Do you feel like the Shillington course prepared you for the freelance world? Would you recommend it to other wannabe designers who want to take that route?
Being prepared for the freelance world is tricky, because it’s inherently unpredictable and there’s lots of different paths to take. I’m really into the changeable nature of it, but it’s not for everyone. Amongst all the unpredictability, though, there are definitely a few things that I keep consistent including my process which was informed by what I learned at Shillington. Combined with the technical skills we covered, this provided me with a good basis to go freelance. But there’s a load of other stuff that you can’t really prepare for and have to learn on the job, such as: accounting, project scheduling, client management, legal and contracts etc. When you work for yourself you have to wear all the hats! I think it’s important to identify what you want from your day-to-day and to try and map out how best to get there.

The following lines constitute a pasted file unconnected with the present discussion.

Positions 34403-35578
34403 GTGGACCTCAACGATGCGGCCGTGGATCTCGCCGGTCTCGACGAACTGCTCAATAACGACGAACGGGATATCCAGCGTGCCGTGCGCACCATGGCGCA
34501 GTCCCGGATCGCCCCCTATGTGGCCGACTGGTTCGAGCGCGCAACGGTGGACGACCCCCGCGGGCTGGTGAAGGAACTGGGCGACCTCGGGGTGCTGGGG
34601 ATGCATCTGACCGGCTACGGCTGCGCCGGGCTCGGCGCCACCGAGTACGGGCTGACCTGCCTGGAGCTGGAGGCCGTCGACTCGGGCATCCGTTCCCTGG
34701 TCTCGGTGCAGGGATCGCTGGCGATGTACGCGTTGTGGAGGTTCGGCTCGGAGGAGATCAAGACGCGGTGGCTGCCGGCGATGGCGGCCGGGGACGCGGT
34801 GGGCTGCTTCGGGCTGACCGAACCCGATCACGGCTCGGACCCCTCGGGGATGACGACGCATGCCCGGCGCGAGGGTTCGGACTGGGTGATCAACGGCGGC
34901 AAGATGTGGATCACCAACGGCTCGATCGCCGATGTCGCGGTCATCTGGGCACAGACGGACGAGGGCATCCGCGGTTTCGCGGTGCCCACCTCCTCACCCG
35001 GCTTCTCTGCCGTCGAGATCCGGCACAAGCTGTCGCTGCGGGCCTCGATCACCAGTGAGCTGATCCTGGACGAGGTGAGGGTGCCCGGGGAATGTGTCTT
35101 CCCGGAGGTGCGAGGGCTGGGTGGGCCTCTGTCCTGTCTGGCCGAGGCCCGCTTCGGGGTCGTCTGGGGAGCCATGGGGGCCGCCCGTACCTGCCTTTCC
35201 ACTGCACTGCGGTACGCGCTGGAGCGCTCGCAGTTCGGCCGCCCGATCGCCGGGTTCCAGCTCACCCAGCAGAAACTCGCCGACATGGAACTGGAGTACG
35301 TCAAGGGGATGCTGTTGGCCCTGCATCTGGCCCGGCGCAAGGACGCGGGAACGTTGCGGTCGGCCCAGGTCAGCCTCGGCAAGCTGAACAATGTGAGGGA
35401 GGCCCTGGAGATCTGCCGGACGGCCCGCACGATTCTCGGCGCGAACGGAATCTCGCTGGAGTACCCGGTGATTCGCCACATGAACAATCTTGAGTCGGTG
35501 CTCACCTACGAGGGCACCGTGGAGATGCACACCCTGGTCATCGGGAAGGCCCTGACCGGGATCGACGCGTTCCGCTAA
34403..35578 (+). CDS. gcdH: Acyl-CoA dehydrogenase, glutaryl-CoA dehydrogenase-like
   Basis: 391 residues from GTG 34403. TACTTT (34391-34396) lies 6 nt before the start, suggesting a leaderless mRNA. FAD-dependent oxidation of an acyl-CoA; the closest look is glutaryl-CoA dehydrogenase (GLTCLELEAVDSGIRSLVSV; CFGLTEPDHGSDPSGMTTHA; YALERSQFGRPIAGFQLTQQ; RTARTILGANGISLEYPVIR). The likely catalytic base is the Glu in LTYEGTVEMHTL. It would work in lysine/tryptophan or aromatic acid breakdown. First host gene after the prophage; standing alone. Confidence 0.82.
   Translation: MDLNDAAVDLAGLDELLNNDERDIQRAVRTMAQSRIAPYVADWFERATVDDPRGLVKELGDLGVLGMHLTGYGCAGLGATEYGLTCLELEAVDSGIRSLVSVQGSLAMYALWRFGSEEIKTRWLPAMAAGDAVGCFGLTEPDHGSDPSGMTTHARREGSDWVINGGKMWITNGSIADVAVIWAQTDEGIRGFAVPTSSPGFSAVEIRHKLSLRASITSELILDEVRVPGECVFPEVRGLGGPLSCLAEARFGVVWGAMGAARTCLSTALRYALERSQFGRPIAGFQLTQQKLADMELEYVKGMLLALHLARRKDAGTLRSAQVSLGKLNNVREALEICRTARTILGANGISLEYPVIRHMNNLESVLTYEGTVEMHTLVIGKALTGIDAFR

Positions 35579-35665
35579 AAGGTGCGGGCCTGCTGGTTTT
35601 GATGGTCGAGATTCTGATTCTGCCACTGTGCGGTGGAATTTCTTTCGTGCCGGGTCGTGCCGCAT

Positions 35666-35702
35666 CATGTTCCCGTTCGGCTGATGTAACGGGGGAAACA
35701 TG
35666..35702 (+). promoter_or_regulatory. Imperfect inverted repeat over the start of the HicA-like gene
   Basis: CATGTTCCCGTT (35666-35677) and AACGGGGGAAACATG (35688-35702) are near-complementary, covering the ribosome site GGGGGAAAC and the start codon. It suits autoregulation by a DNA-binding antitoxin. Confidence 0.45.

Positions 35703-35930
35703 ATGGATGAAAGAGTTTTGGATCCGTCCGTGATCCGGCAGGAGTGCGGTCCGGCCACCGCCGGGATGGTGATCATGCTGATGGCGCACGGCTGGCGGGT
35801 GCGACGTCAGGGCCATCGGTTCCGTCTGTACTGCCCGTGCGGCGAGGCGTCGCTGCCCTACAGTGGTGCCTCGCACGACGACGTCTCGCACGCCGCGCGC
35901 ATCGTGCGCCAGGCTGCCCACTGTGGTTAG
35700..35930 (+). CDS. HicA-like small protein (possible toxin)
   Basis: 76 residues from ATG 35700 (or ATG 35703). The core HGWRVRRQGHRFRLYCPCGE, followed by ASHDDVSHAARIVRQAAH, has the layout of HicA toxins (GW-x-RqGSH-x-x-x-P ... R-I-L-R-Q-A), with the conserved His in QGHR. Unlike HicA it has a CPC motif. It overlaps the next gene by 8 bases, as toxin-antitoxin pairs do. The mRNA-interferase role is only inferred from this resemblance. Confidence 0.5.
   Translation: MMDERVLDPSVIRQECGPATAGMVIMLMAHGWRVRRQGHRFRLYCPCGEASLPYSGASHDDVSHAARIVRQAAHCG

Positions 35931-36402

If you can remember, what was your favourite brief from the course? Can you tell us a bit about your process?
I really enjoyed some of the branding briefs as they highlighted the importance of identifying a strong conceptual foundation. For one brief we were asked to rebrand a business in East London in order to make it more of a ‘destination spot’ and rejuvenate trade. I got given a laundrette and decided to add an escape room at the back of the building so that when people went in to wash their undies, they had an allotted time to crack the puzzle before their washing was finished. It lent itself to a playful visual and tonal execution, which was fun to work on. Weirdly enough, I’ve not rebranded a laundrette since…
If you could give one piece of advice to someone who is about to start at Shillington, what would it be?
Clear your schedule and get stuck in (if you’re on the full-time course, anyway).
I think the people who got the most from the Shillington were definitely those who immersed themselves in the course and the world of art and design.
Big thanks to Tom for sharing his journey into freelance with us! Make sure you follow him on Instagram to keep up to date with what he’s working on. He’s told us his website is coming soon too… Want to hear from more Shillington graduates who are now freelancing? Check out some more of our graduate interviews.